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Growing A Blended Family

Parents come to the decision to adopt in many different ways. Sometimes adoption is the only option, and sometimes adoption is combined with the ability to have children biologically. Whatever brings a family to this point in their own unique path, it’s important to understand the different aspects that come into play when building your own blended family. All children can thrive of course, but a little preparation and understanding can make your experience even smoother.

As with all adoptions, the more information you can obtain about your child’s emotional and medical histories, the better. This can help you anticipate behaviors, challenges, and even strengths in your new child, as well as to help your other children understand situations they may be encountering for the first time.

As is often the case when a new child enters the family, the existing children may fear not being loved, or have feelings of anxiety and confusion. Those are completely normal and a part of the process. Children may ask tough questions, and they deserve honest answers. Age-appropriate language and discussions will support positive communicate with your child(ren), including explaining to them why some parents are unable to care for their children at certain points in their life, and why some people become the families of children through adoption.

Including your children in the process of bringing another child into the home goes a long way to ensure trust and support. It may never be perfect, but information, awareness, and agency are always key. Let your children get to know each other in their own time — you don’t want to force new relationships. Love Builds Families shares wonderful advice about encouraging your children to head up a craft or think of a gift to welcome their new sibling, so they feel more included in the process. Another way to promote engagement is to have weekly meetings where family members are free and open to ask questions, express frustration, or gain clarity. Communication is key when going through a big transition like this. Allowing everyone to have a voice will only open those channels more.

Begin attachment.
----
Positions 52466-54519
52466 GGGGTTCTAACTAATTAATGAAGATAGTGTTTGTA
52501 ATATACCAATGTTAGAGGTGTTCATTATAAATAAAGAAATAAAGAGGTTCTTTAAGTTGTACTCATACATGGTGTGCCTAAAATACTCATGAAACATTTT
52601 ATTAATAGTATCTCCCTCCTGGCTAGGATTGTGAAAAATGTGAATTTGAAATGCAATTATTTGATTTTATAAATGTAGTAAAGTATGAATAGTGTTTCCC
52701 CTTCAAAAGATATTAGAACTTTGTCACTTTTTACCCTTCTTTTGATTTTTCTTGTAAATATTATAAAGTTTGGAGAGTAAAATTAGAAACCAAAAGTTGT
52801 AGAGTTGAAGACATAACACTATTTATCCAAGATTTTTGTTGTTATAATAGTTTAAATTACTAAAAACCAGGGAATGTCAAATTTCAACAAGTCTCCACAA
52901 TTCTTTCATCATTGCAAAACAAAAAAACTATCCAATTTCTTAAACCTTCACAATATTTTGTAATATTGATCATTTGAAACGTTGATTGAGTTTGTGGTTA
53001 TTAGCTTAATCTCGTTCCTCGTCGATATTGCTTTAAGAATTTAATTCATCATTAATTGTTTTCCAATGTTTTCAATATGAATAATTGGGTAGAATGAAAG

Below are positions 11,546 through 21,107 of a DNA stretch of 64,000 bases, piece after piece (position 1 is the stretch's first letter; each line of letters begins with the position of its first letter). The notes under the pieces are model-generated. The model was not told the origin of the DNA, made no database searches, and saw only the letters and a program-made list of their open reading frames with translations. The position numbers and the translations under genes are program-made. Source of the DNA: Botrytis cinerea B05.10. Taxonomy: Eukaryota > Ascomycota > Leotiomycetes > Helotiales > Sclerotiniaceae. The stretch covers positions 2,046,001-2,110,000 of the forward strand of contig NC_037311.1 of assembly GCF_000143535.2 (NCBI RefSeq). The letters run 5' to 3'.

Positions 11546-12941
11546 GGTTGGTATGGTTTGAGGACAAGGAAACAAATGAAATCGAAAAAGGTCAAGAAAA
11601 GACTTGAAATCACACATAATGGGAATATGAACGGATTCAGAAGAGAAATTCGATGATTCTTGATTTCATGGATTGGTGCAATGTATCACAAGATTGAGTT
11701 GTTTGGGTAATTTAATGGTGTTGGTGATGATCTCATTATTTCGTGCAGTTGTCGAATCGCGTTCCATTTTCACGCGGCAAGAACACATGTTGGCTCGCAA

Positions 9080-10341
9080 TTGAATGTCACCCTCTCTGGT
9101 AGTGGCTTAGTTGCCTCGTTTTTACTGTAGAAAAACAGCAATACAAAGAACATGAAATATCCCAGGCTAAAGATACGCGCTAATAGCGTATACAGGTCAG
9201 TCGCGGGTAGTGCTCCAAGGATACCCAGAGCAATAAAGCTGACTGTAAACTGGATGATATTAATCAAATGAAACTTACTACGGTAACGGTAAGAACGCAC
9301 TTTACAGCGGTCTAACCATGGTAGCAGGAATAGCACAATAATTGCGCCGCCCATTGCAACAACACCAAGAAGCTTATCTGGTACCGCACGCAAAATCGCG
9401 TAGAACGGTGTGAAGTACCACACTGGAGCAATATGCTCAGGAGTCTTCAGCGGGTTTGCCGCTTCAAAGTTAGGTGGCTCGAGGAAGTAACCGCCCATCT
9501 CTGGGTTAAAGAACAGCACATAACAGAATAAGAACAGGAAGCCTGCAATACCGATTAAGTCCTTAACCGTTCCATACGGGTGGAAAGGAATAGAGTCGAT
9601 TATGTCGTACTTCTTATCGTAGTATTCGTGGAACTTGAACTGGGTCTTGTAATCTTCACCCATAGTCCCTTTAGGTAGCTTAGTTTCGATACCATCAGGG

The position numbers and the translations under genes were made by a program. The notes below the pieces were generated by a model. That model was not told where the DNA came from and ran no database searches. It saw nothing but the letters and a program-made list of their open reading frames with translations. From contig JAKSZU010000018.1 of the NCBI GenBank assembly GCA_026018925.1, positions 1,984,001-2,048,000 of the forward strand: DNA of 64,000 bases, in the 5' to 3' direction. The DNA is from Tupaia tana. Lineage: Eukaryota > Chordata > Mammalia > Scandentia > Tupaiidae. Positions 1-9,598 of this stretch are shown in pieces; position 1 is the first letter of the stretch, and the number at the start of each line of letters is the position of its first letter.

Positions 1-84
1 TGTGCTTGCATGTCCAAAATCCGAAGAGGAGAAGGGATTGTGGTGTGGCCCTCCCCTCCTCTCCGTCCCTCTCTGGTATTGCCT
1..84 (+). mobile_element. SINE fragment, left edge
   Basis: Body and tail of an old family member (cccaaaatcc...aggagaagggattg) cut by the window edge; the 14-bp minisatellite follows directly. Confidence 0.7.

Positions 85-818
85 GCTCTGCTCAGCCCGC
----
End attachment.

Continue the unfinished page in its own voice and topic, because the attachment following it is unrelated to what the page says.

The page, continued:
Finally, it’s important to know that you’re never alone. If this transition is more difficult than you expected, reach out to a professional for guidance. Children especially struggle with big changes. If there is a noticeable change in their behavior, never be afraid or ashamed to seek a professional’s advice. Be honest and upfront with the struggles that come from creating a strong family — they’re more common than you think. And know that no matter what, you’ve got this.